Helping Philly Based Businesses, Creating and Retaining Philly Jobs

At the Philly for Change meet up on Wednesday I promised to post the power point on YPP regarding the business privilege tax changes proposed by Maria Q. Sanchez and myself. There were 15 co-sponsors total.

Key features are:

Large multinationals pay more as they can't legally avoid the gross receipts tax like they can the net income tax

50,000 of the 84,000 tax payers will be taken off our tax roles as a result of our exempting the first 100,000 of revenue

Philadelphia based firms benefit

See attached for detail.

Bill

Thanks, Councilman!

You're a man of your word. Thanks for visiting us during a playoff no-hitter too. It was a fascinating talk.

When I do good, I feel good; when I do bad, I feel bad, and that is my religion.
--Abraham Lincoln

sam@dogoodprojects.com

Good To Have Industry By Industry Breakdowns

It would be good to have industry by industry breakdowns of how the tax burden is affected by this proposal. It seems to raise taxes on large low volume/high profit businesses targeting low and moderate income consumers, and lower taxes on small volume/high profit businesses targeting the more affluent. Taxes on the sale of used cars should go up, while taxes on the sales of new luxury cars should go down. Taxes on high-volume neighborhood law firms should go up, while taxes on corporate firms may well go down.

It certainly raises the taxes on high volume/low margin retail industries, such as supermarkets, fast-food outlets, and department stores. My legislative district has one of the larger shopping complexes in the city at Castor and Cottman Avenues,and major shopping complexes at Front and Olney Avenues and across from Friends Hospital on Roosvelt Boulevard across from Friends Hospital, and it is clear that taxes on these high volume/low margin businesses would generally go up.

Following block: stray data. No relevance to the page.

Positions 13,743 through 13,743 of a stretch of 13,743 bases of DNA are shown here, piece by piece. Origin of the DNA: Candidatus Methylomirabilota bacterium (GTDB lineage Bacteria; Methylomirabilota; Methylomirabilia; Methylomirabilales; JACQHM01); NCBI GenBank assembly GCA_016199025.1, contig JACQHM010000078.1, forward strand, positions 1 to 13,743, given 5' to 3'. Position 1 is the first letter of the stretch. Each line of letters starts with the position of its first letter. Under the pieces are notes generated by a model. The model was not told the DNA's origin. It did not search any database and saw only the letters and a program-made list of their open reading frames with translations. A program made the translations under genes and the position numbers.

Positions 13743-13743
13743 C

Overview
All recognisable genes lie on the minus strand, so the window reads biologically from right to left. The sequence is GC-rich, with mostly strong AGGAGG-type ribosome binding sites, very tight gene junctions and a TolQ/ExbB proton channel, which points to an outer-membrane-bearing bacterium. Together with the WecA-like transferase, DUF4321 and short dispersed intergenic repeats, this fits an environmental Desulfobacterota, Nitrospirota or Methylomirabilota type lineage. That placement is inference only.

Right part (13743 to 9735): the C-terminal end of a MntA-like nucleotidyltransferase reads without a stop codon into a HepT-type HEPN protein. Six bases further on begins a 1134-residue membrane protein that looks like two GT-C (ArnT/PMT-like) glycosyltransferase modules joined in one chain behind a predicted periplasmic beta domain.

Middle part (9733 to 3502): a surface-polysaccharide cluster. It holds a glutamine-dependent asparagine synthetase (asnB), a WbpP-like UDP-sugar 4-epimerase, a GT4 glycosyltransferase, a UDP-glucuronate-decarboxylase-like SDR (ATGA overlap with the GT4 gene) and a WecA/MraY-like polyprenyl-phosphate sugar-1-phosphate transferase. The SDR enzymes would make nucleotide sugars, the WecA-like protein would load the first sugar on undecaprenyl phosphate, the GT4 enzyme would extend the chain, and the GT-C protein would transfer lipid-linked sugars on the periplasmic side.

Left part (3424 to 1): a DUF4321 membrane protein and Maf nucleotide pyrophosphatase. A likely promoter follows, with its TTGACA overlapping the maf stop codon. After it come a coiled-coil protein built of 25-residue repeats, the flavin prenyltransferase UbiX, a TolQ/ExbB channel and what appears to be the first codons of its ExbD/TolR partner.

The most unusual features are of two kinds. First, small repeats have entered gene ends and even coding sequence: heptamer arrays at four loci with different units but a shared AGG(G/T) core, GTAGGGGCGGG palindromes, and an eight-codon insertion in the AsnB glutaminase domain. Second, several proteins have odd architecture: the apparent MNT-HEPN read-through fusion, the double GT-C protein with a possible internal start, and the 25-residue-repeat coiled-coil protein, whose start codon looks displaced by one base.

The decline of the urban supermarket has been a major focus of public attention. Pennsylvania has developed a program that subsidizes the construction of supermarkets, because of health concerns raised by their declining numbers. This program has received national attention, because the decline of urban supermarkets is nationwide. Raising the taxes on endangered supermarkets seems likely to have unintended consequences that will work against the goal of bringing new supermarkets to the city.

The regressive effects of this bill are somewhat mitigated by the $100,0000 exemptions for small businesses. But these small businesses inherently pay very little taxes now, as they often lose money and have very short existences.

The addition of a discussion on state corporate income taxes to the discussion in the supporting documentation shows the influence of corporate lobbyists more than anything else. The fact is that the vast majority of Pennsylvania corporations are Subchapter S corporations, owned by a small number of people, and taxes at the 3.07% personal income tax rate, not at the much higher corporate income tax rate.

This is very complex stuff

and I'm not ready to say exactly where I stand on it. Your request for an industry by industry breakdown, however, is a sensible one. Another key effect of the proposed tax shift should also be revealed, namely how much of the overall business tax share would shift to out of City businesses. To the extent that the shift is large, the overall tax share paid by Philly-based businesses would be reduced, although there would still be some local businesses that do better than others. We need to know the impact on "foreign businesses" for another reason besides knowing how local businesses will be affected. Getting out of City businesses that sell into the City to pay their fair share of the BPT -- if that's what this proposal does -- would be extremely helpful in funding currently threatened City services.

Progressives have a challenging task in evaluating local taxes. We want them to be fair and to fall primarily on those who can pay. But we also need them to be substantial enough to keep our City functioning in a political climate that makes it increasingly unlikely that we will get the support from other governments that we need. So a tax structure that is not as fair as we would like might still be worthy of support if it keeps essential City services alive. Hopefully when we get the details of this proposal we will find that both equity and revenue robustness are present. If not, we will have difficult choices to make.

Btw, these comments are strictly my own and don't necessarily reflect the views of any organization that I belong to.

Multinationals

I think it does make sense not to treat everyone the same way and that large multinationals have some kind of special treatment to make up for all the advantages they do have (like being able to finance lobby groups, etc.) online casino

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